The sources of drinking water (both tap water and bottled water) include rivers, lakes, streams, ponds, reservoirs, springs, and wells. As water travels over the surface of the land or through the ground, it dissolves naturally-occurring minerals and, in some cases, radioactive material, and can pick up substances resulting from the presence of animals or human activity. Contaminants that may be present in source water include:
- Microbial contaminants, such as viruses and bacteria, that may come from sewage treatment plants, septic systems, agricultural livestock operations, and wildlife.
- Inorganic contaminants, such as salts and metals, that can be naturally-occurring or result from urban storm water runoff; industrial or domestic wastewater discharges, oil and gas production, mining, or farming.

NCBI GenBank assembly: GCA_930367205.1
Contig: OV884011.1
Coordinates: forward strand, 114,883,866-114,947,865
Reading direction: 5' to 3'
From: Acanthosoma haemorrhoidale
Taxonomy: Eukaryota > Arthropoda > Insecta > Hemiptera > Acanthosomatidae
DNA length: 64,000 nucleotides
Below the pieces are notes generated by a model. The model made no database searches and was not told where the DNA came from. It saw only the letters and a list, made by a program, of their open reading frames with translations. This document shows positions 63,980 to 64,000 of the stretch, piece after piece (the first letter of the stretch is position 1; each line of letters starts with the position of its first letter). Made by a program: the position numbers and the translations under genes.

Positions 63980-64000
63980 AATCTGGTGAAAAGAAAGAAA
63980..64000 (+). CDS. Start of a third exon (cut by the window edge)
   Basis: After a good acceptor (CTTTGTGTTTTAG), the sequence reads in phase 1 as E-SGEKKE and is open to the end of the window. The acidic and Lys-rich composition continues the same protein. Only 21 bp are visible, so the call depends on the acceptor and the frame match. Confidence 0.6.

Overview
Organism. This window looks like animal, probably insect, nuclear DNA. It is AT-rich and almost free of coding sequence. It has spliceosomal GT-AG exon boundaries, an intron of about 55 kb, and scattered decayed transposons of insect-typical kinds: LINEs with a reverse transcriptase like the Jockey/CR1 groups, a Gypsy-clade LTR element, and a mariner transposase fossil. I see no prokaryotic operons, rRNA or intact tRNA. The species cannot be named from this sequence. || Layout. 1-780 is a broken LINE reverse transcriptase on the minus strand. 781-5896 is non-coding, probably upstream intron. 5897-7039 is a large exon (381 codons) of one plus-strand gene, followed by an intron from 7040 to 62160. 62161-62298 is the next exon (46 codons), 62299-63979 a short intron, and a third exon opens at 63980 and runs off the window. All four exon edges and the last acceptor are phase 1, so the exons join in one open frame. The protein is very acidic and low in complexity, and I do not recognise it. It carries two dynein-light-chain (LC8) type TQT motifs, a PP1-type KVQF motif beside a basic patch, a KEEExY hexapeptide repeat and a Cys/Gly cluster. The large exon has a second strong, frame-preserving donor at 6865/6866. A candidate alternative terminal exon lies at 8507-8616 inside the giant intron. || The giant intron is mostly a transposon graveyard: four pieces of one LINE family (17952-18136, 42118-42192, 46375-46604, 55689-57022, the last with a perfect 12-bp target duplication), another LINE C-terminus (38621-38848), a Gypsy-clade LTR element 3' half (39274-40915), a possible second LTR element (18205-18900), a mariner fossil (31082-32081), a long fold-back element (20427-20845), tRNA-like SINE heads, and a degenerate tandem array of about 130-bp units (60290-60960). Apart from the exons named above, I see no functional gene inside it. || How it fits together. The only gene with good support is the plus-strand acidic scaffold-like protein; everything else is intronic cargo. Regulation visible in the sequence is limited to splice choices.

- Pesticides and herbicides that may come from a variety of sources such as agriculture, urban storm water runoff, and residential uses.
- Organic chemical contaminants, including synthetic and volatile organic chemicals, that are by-products of industrial processes and petroleum production, that can also come from gas stations, urban storm water runoff, agricultural application and septic systems.
- Radioactive contaminants that can be naturally occurring or be the result of oil and gas production and mining activities.
Lake Casitas has no urban or industrial water runoff and very few residents still live in the immediate watershed. There is no oil, gas or mining production above the lake in our watershed.